18 November 2018
by TOM O’CONNOR
Russia and China have embarked on increasing their military presence in Africa, where the U.S. recently announced it would withdraw some troops in order to counter its two top rivals abroad.
As war rages between the government and rival rebel movements in the Central African Republic, Russia has set out to play a larger role in providing military and humanitarian support to those affected by the conflict. Speaking to Al Jazeera in a report published Monday, the landlocked African country’s special security adviser Valery Zakharov—a Russian—said that “to get peace is a challenge, there is no simple solution, but we think we can achieve this,” touting cooperation between the two countries.
Moscow’s efforts, however, have been met with suspicion by the United States and allies in the West, which has played a muted role in the country’s longstanding crisis. Responding to French criticism at the United Nations over Russia’s involvement, the Russian Foreign Ministry said last month that it “seems like some countries are feeling somewhat ‘jealous’ in relation to Russia joining the process of Central African regulation,” according to the state-run Tass Rusian News Agency.
That same day, Tass reported that the special representative for the Middle East and Africa Deputy Foreign Minister Mikhail Bogdanov told reporters that “there will be more” military support for the Central African Republic if needed.
Russia and the estimated 175 military and civilian advisers it has deployed to the Central African Republic are not alone in playing a security role in the country. The resource-rich, conflict-ravaged nation, second-to-last on the U.N.’s Human Development Index, is one of at least 26 African nations where the U.S. has deployed troops in support of a global counterterrorism initiative, as highlighted by the Costs of War project at Brown University’s Watson Insitute for International and Public Affairs. The project recently found that the U.S. had spent nearly $6 trillion on conflicts that have killed at least 500,000 people since waging a worldwide war on terror in the wake of 9/11.
In Africa, the U.S. presence has ranged from active combat roles against Islamist militant groups like al-Shabab in Somalia to training and advisory roles across the continent. As President Donald Trump’s administration grows increasingly wary of rising Russia and Chinese military power, however, it has sought to reconfigure U.S. military policy to account for potential conflicts with major powers.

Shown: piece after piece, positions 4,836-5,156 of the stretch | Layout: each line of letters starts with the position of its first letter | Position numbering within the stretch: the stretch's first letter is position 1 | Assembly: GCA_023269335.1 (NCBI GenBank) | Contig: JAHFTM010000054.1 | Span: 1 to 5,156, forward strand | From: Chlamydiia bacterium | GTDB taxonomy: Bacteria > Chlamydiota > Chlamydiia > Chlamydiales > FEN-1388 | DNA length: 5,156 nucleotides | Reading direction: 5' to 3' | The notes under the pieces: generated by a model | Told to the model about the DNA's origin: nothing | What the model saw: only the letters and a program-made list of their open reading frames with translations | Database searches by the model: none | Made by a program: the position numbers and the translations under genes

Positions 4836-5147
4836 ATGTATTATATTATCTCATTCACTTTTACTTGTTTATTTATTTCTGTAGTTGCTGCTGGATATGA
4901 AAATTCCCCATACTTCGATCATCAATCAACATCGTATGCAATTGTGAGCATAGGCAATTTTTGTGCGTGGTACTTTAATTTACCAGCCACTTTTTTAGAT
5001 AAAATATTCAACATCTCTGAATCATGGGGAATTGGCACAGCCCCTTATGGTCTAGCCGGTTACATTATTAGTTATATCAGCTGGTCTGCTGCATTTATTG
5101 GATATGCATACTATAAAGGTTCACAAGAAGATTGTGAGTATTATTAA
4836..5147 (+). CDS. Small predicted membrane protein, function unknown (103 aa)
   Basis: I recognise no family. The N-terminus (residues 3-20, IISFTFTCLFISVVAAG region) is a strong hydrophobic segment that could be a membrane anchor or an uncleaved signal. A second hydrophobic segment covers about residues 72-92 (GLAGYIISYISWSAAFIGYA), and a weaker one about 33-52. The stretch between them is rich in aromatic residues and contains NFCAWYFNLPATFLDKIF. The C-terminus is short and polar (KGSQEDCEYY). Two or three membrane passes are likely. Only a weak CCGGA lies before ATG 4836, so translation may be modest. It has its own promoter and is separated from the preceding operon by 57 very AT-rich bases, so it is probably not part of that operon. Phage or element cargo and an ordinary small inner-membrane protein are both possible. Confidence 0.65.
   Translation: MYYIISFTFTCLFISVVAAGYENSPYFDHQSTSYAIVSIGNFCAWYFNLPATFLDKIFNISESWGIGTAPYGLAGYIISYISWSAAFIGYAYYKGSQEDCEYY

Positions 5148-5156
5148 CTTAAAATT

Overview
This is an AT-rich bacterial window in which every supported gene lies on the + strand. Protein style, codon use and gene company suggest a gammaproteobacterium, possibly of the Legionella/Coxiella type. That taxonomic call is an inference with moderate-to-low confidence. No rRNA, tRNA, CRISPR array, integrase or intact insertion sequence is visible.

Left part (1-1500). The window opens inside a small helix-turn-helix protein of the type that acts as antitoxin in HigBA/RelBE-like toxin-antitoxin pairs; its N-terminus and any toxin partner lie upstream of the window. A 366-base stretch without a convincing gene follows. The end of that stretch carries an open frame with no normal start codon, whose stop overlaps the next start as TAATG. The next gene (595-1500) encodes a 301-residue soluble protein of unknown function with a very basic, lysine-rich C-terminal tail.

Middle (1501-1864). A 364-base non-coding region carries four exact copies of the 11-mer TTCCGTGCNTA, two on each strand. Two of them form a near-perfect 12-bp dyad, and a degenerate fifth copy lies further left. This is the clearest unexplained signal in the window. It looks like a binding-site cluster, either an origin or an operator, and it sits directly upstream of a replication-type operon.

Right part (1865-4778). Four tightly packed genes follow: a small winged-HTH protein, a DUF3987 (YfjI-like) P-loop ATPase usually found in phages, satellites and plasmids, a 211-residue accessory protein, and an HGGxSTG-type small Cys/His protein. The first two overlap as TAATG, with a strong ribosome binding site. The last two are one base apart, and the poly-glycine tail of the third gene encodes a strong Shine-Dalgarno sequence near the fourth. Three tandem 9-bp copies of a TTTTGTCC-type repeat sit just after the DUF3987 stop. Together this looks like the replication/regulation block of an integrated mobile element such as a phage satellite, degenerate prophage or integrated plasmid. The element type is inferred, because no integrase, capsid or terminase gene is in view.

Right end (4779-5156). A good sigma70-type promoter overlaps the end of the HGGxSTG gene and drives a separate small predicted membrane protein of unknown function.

It was amid this backdrop that the Pentagon announced Thursday “the realignment of Counter-Violent Extremist Organization personnel operating in U.S. Africa Command to support priorities outlined in the National Defense Strategy,” a document that largely prioritizes taking on Russia and China. The Pentagon said that the reduction would amount to “less than 10 percent of the 7,200 military forces serving in Africa Command, the bulk of whom were deployed to the East African country of Djibouti, where the U.S. and a number of other nations—including China—maintain bases.
China opened its first overseas base in Djibouti last year and has held live-fire demonstrations of the country’s growing military might. Beyond this, Beijing has launched a sprawling array of projects in Africa, including business ventures, infrastructure development and resource-gathering as part of Chinese President Xi Jinping’s international One Belt, One Road initiative. The U.S. has viewed this as a threat to its own interests and cautioned African countries against accepting Chinese investment, though ties between Beijing and much of the continent have remained robust.
In a letter addressed to Secretary of Defense James Mattis and Secretary of State Mike Pompeo, Republican Senator Marco Rubio of Florida and Democratic Senator Chris Coons of Delaware warned Tuesday that reports of Djibouti potentially transferring control of its Doraleh Container Terminal to China after terminating a contract with the United Arab Emirates were “alarming” and called on the two officials to “outline in writing the military and political consequences” of such a scenario.
Like Russia, China has seen Western inaction on African issues such as the Central African Republic as an opportunity. China’s footprint in the country came to international attention last month when three Chinese citizens said to be working at a mining company in Sosso-Nakombo, Central African Republic, were killed by an angry mob, according to the Associated Press. In July, three Russian journalists were shot dead in an alleged ambush.
As they face U.S. criticism, Russia and China have boosted their own bilateral defense ties as well. Though the true extent to which their interests align remained to be seen, Russian President Vladimir Putin has openly endorsed Xi’s One Belt, One Road initiative and both have pledged to expand trade in their national currencies as to counter U.S. sanctions.